Ford, Nissan Create Reality Shows For Millennials


This summer Ford brought racing, Millennials, and the Fiesta, Mustang and Ranger vehicles together via a marketing partnership with the X-Games around several racing categories.

Nissan is doing a similar program, but the reward is different and the vehicle for getting there begins in the virtual world. The company's GT Academy USA program gave top players of Polyphony Digital's "Gran Turismo 5" console game a chance to be one of 16 finalists in a national challenge.

The Ford effort spotlighted several X-Games Ford racers: Rally Cross Ford Fiesta racer Tanner Foust; Stage Rally racer and Ken Block, who also drives a Fiesta; Mustang drift-racer Vaughn Gittin, Jr., and off-road truck racer Brian Deegan, who drives a Ranger.

It also introduced a social and experiential program, Octane Academy, which gives consumers a chance to learn the basics of racing by the pros. But to get that experience, one has to create a video on why he or she should get an opportunity to participate in the program. Those who are chosen from their submissions will do four four-day training programs that are also kind of an auto-racing version of "Survivor," where the best contestant wins.



The effort has been getting digital and TV support, with creative featuring the four racers who will teach and run the camps, each of which will have eight contestants doing various challenges over one weekend. The overall winner of each camp will be awarded a new Ford vehicle of their choice.

All of it will be on an eponymous reality television series on Fuel TV. The 13-episode show, the first such show on Fuel, will follow the Octane Academy contestants at each of the racing camps. The show, which launches early next year, will have three episodes for each of the camps.

The Academy is staggered so that the first starts in November, with Brian Deegan overseeing an off-road truck-racing program. Ford says that since the July launch of the digital effort, some 6,000 people have applied and there have been 850 video submissions. The company says early interest has been greater than that of the Fiesta Movement, where people had to apply to become "Fiesta Agents." The company says the Octane Academy is the most applied-to Ford program to date.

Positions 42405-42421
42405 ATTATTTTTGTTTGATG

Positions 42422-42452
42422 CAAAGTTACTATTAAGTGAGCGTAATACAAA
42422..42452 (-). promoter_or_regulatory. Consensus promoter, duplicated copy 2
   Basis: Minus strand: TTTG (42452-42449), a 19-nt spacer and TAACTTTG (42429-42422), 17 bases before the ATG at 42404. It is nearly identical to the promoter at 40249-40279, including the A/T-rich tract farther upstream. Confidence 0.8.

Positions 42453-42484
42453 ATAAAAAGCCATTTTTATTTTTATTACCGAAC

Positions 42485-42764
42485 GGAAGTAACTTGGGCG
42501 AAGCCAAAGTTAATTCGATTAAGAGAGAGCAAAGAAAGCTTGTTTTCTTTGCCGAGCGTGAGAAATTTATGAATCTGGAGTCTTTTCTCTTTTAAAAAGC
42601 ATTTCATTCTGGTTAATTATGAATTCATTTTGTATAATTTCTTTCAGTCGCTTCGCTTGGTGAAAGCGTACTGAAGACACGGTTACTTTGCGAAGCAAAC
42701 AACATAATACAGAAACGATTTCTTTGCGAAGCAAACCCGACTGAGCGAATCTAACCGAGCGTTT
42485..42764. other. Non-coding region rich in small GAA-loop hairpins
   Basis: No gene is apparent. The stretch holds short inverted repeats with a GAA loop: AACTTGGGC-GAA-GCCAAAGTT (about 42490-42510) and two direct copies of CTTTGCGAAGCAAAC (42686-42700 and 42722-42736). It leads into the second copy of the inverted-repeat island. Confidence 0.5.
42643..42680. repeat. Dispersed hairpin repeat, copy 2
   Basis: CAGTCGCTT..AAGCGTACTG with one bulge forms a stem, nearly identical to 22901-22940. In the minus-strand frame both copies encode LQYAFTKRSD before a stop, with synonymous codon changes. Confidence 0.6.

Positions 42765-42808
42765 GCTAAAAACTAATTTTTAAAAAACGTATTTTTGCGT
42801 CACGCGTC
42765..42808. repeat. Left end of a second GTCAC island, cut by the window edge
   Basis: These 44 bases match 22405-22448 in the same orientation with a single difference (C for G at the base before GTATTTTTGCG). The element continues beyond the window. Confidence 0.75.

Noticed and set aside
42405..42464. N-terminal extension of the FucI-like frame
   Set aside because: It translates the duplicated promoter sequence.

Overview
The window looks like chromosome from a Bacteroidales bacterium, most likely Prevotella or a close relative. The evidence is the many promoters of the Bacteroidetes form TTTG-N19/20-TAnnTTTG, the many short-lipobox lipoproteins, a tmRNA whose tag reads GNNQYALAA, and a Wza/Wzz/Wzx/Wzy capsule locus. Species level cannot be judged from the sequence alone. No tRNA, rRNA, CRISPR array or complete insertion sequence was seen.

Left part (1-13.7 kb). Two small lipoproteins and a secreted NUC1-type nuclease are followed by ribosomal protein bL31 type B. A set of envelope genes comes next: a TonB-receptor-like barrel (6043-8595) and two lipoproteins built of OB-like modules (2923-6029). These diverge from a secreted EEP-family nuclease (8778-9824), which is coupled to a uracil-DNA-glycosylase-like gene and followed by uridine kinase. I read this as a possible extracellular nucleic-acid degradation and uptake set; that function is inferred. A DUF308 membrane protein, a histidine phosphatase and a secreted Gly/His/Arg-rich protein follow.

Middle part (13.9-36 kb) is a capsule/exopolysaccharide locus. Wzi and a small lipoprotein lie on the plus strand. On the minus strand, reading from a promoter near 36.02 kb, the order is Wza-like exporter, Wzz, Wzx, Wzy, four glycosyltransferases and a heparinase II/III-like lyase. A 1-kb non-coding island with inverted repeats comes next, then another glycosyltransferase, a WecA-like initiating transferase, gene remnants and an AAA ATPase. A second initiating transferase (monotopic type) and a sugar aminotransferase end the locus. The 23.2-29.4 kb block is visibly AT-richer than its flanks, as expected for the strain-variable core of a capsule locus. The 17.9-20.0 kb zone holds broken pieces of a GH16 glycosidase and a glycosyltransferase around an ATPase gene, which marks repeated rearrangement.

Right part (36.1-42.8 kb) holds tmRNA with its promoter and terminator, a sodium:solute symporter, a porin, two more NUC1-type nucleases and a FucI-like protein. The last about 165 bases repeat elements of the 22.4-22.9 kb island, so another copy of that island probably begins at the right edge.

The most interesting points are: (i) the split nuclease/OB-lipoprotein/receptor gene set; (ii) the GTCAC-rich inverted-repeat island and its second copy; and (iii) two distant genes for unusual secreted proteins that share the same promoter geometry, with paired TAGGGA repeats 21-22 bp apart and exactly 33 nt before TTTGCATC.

"We created Octane Academy to reach a younger, more diverse generation of action sports and race enthusiast," said Crystal Worthem, Ford Brand Content and Alliance manager. "The response rate, creative video submissions and passion to be part of Octane Academy have exceeded our expectations."

Ford is not alone in bringing younger consumers into its brand through the kinds of activities Millennials are into. As in Ford's program, the Nissan reality show profiles the 16 finalists as they vie against each other at the Silverstone Circuit in the U.K. They did not compete for a car, however, but for a chance to become a real Nissan professional racer. Nissan racers Danny Sullivan, Tommy Kendall and Liz Halliday oversaw and judged. Nissan's reality show begins airing on Speed Channel this week.

Said Jon Brancheau, VP marketing for Nissan North America, "GT Academy USA is a mesh of gaming, branded entertainment, and social media -- all designed to entertain, engage, and reward the audience across multiple platforms from gaming consoles to social networks and prime time."

The company says some 54,000 people registered to compete and tried to make it to the National Finals in Orlando, Fla., where they raced on Gran Turismo 5 in March. The show follows the 16 players at the seven-day racing academy at Silverstone as they go through elimination rounds and are subjected to Navy SEAL-type mental and physical abuse. The winner will become a Nissan-sponsored professional race car driver and part of a four-person team that will race the 24-hour race in Dubai.


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